Just remember this.
Your feeling this way is normal.
It is part of grief.
It DOESN'T mean that it's true!
It's just something that human do when someone dies. We find things to feel guilty about. I don't know why we do it, but trust me, almost everyone in the world has experienced this kind of guilt and much of the time it's manufactured by a grieving brain rather than being real guilt over a real bad thing.

When my soul-mate died I felt terrible I went around feeling I had failed him because I couldn't save him at the end. But the fact is NO one could have saved him. We want to have the power to keep our beloved animals with us forever but we don't have that power.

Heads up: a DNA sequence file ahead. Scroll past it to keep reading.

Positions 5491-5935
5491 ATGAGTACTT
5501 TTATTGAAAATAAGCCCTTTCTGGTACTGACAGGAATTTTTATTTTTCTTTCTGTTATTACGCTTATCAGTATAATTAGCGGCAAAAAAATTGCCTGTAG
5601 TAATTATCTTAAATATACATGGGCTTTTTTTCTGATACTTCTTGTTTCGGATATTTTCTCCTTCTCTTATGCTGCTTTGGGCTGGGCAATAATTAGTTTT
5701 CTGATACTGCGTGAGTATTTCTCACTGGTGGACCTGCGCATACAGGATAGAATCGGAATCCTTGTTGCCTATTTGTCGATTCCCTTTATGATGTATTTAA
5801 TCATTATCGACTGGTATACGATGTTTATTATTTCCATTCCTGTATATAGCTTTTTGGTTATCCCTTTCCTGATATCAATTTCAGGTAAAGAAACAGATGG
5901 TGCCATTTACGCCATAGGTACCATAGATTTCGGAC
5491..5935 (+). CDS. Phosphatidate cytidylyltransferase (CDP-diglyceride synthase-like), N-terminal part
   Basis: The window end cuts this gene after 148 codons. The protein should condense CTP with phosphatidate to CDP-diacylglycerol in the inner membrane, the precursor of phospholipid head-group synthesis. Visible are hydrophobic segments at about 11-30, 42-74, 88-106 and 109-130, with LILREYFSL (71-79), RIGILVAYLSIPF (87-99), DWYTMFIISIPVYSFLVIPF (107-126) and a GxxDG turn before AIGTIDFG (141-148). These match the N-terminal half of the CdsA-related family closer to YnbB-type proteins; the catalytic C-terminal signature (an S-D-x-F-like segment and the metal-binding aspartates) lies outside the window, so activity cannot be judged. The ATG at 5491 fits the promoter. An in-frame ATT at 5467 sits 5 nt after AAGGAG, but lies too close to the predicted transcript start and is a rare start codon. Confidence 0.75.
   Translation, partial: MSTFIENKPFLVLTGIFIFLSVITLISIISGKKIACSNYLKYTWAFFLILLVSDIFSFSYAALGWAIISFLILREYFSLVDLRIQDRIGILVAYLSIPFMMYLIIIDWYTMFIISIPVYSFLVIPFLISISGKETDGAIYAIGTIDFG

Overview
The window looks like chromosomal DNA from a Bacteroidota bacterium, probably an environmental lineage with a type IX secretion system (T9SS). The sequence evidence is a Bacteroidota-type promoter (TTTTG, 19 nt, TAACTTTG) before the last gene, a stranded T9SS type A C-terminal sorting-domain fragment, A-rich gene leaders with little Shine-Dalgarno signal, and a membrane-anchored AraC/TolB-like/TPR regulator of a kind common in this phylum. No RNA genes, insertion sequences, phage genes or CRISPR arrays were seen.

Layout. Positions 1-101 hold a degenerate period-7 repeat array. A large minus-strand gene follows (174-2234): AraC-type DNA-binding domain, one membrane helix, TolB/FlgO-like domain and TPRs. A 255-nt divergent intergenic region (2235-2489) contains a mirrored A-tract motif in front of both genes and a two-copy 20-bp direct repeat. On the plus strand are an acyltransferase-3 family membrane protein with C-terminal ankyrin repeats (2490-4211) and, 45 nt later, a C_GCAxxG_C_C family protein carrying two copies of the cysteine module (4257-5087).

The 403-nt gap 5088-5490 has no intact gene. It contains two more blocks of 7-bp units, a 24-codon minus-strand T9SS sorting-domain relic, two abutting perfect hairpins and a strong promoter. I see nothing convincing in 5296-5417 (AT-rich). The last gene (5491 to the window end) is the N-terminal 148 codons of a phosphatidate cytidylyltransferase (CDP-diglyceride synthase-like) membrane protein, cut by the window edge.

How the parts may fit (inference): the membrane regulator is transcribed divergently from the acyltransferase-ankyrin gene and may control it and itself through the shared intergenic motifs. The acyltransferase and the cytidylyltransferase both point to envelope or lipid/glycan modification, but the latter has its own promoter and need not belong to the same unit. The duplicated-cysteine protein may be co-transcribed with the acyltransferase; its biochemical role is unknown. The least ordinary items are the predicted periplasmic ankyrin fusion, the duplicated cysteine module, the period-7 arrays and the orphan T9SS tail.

You gave that dog a wonderful life. Remember that. And when those guilt feelings come up, put them into a box in your mind and slam down the lid, and instead think about all the happy times you had with your beloved dog.

One of these days another dog may come to you. sometimes a new dog is the best medicine for loss, when you are ready for that.
 

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When I adopted him I promised him he would never have any more pain and all his life I kept my promise (until the end) and it just hurts me that I couldn’t keep my promise and he got so sick and I may not have done the best for him.
Can you promise "no pain" to anything or anyone? Sure. Can you guarantee it? No. Sometimes outside factors interfere. Whether it's a bee sting or cancer. We can't shield anyone or anything from all pain.

What you actually promised to guarantee is that he would never be abused again and would always be treated humanely and with empathy. You kept that promise.